Deltek Broadens Reach To Parry ERP Giants

Deltek Broadens Reach To Parry ERP Giants

Deltek Systems Inc.

By Richard McCaffery, Staff Writer

Selling business software to federal contractors may be a small niche in the $35 billion enterprise resource planning market, but it's a major industry in the Washington region.

Deltek Systems Inc. has built an $80 million business, which has averaged more than 30 percent annual growth for the past 10 years, by helping integrators like the Boeing Co., Lockheed Martin Corp. and Raytheon Co. manage federal contracts.

The McLean, Va., company sells accounting, human resources, manufacturing and other business software that assists contracting companies with day-to-day functions. Now, the 550-employee firm is reaching into new markets to broaden its niche and fend off the giants of enterprise resource planning (ERP) — PeopleSoft Inc., Oracle Corp. and SAP AG.

"The ERP market has changed a lot," said Ken deLaski, Deltek's president and chief executive officer. "We're being asked to do a lot more, and we want to do a lot more."

Deltek plans to roll out a new product in the first half of 1999 to punch into the hot front-office software market.

Fast-growing Siebel Systems Inc. of San Mateo, Calif., made a name for itself selling front-office software — basically, products that help businesses manage relationships with customers. Siebel had sales of $119 million in 1997, up more than 200 percent from 1996.

Front-office software, such as sales force automation products, is a new market for Deltek, which traditionally sold back-office products such as accounting software. But it's an area Deltek executives and analysts said the company must succeed in if it expects to keep growing 30 percent a year.

"Long term, I think it's critical to provide a complete solution," said Richard Leggett, senior research analyst at Friedman, Billings, Ramsey Group Inc., Arlington, Va. "They want to own that market. It's a logical next step."

Founded in 1983 by Donald deLaski and his son, Ken, Deltek established itself by providing financial accounting software for government contractors.

The company's software helps project-oriented customers juggle consultants, fill out time sheets, calculate billable hours and a range of other business functions.

Federal integrators and contractors still make up the bulk of Deltek's customer base and account for 40 percent of Deltek's new sales. Just over 50 percent of Deltek's expected $80 million in 1998 revenue comes from federal contractors, Ken deLaski said.

Of its 5,000 customers, 968 are based in Maryland, Virginia and Washington, and more than 1,200 companies use Deltek's System 1 software, a product designed to manage federal contracts. Though sales of the DOS-based system have slowed since the company debuted its Costpoint ERP product, System 1 remains so widely used that Deltek is developing a Windows-based version that it plans to ship in the second half of 1999.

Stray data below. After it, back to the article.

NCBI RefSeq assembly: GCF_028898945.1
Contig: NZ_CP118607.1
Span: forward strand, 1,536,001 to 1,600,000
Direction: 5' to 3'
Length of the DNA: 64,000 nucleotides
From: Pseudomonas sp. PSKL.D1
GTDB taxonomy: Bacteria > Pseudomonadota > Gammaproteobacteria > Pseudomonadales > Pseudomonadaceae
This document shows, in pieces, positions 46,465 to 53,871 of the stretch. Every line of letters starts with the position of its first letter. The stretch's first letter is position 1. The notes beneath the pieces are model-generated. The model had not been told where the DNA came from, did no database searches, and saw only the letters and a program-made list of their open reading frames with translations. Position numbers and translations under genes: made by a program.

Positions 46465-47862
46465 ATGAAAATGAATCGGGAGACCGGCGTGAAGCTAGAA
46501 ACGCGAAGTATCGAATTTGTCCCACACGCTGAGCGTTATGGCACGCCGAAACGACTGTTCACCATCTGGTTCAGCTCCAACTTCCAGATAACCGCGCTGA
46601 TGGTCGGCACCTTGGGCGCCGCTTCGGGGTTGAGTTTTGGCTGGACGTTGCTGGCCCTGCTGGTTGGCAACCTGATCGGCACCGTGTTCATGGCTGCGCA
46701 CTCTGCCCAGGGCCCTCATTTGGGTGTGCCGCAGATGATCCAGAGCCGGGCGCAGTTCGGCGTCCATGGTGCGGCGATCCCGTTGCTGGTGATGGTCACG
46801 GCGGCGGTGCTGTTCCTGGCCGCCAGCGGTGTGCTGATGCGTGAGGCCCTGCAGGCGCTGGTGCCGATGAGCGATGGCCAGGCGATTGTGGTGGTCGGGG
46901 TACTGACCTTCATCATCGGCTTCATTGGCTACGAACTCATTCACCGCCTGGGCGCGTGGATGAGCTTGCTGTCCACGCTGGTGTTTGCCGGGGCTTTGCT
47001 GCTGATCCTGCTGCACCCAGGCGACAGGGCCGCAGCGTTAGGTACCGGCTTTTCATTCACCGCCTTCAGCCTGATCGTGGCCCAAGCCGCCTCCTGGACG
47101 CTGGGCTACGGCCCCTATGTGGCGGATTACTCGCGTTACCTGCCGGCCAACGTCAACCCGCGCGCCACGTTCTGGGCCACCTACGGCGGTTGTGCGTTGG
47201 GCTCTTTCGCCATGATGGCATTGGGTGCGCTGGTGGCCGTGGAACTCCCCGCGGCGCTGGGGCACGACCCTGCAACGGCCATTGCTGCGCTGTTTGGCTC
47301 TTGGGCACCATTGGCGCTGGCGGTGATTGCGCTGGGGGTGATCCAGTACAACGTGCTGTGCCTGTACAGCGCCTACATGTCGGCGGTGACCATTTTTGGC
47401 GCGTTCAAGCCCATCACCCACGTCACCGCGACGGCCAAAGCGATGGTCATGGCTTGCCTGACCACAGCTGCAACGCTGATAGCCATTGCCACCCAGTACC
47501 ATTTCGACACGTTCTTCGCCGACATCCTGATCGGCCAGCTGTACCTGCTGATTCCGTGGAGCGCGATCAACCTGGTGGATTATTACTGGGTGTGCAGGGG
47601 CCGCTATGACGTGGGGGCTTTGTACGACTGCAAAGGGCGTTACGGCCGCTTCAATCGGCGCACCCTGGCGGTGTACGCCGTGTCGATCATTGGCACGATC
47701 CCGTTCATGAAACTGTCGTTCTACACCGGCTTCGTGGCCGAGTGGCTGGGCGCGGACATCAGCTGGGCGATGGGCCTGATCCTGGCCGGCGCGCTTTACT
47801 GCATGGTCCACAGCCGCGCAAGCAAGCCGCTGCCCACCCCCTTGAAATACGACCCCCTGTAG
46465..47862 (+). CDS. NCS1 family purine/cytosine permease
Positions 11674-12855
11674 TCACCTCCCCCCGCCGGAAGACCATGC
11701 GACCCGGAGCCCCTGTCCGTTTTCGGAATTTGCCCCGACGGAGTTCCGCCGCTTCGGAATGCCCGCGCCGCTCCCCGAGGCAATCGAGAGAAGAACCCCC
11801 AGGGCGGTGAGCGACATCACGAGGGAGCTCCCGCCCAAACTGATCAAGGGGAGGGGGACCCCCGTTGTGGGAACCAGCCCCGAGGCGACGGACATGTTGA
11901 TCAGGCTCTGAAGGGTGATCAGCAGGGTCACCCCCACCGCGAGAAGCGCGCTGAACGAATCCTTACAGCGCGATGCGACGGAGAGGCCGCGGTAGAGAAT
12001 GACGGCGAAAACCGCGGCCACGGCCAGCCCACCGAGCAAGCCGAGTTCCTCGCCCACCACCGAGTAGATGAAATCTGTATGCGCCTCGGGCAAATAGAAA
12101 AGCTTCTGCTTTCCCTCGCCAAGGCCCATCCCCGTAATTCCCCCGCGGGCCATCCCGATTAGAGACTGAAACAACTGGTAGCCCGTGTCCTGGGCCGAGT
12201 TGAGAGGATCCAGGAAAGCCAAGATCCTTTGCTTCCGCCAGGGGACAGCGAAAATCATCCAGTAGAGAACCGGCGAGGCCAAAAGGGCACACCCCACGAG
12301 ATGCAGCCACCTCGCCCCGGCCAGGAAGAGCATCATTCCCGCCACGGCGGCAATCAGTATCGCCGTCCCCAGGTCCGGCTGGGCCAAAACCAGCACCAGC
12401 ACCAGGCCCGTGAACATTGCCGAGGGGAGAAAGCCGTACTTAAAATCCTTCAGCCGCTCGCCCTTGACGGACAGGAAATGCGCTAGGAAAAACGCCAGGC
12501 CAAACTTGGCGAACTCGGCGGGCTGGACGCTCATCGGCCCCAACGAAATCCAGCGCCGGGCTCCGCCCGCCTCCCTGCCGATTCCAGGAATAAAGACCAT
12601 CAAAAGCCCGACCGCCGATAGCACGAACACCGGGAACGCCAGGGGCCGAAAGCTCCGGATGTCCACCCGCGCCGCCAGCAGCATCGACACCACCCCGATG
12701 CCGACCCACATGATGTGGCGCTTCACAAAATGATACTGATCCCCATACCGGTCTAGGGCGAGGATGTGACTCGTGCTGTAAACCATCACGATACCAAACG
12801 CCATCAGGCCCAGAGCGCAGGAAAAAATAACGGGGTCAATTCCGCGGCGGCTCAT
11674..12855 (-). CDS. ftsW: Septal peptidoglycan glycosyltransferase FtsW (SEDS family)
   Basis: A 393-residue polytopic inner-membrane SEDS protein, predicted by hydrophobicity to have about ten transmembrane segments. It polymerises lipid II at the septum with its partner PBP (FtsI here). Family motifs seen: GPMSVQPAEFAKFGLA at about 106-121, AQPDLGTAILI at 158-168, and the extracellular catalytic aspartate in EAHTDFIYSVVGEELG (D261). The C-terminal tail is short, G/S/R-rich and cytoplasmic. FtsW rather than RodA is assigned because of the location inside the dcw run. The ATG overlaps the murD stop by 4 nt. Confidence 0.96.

"They really own a market niche — government contracting companies," said Christopher Desautelle, vice president of enterprise software at Legg Mason Inc. in Baltimore. "They do something very unique that a lot of people haven't been able to do, and they're competing against the monsters like PeopleSoft, Oracle and SAP."

Deltek's revenue has grown from $19.4 million in 1993 to $49 million in 1997. Income during the same period has more than doubled, from $4.5 million to $10.5 million.

Analysts like the company's management, control of expenses and high profit margins. Its net profit margin last year was 22 percent.

"Deltek falls into a unique category among public companies," Leggett said. "They have met or exceeded expectations, have above average profit margins, good visibility in the market and a clean balance sheet. In my book, that makes them a good buy."

For the quarter that ended Sept. 30, Deltek posted record revenue, earnings and software sales. Revenue rose to $21.6 million, income to $3.1 million, and software sales jumped to $7.4 million, up 43 percent from the third quarter last year.

Analysts expect the company to post revenue of $80 million in 1998 and earnings of 79 cents a share, up from 62 cents a share in 1997.

Deltek's stock took a hit when the market plunged last fall, and, like many small caps, it never recovered. It dropped from a high of $25.25 last spring to $16.50 in October. Deltek closed Jan. 8 at $16.75, giving it a market value of $300 million.

Now the company is expanding to other vertical markets, such as engineering, construction and architecture. In May 1998, Deltek bought Harper and Shuman Inc., Cambridge, Mass., for $15 million in stock. Harper and Shuman makes accounting software for architectural and engineering firms.

And the company made its first big move into the front-office software market last February when it bought SalesKit Software Corp. of St. Louis for $6 million in cash and warrants to purchase 130,000 shares of Deltek stock. SalesKit, a privately held company, makes sales force automation and customer management software.

Analysts said the integration of SalesKit's products has been tougher than expected but should pan out.

True to its niche, Deltek plans to target its front-office products to project-oriented customers.

"There are lots of ERP front-office products, but very few are focused on service-oriented companies," deLaski said.

Desautelle said the company must gain a stronger foothold abroad, especially in Europe where it has struggled; sell its new front-office products to existing customers; and expand into markets outside the federal government to maintain its growth.

"It's a very solid, well managed firm," he said. "Their big problem [in terms of stock price] is that they're small. The market's down on small caps."

Desautelle isn't down on Deltek. He expects its stock to hit $30 in the next 12 months.

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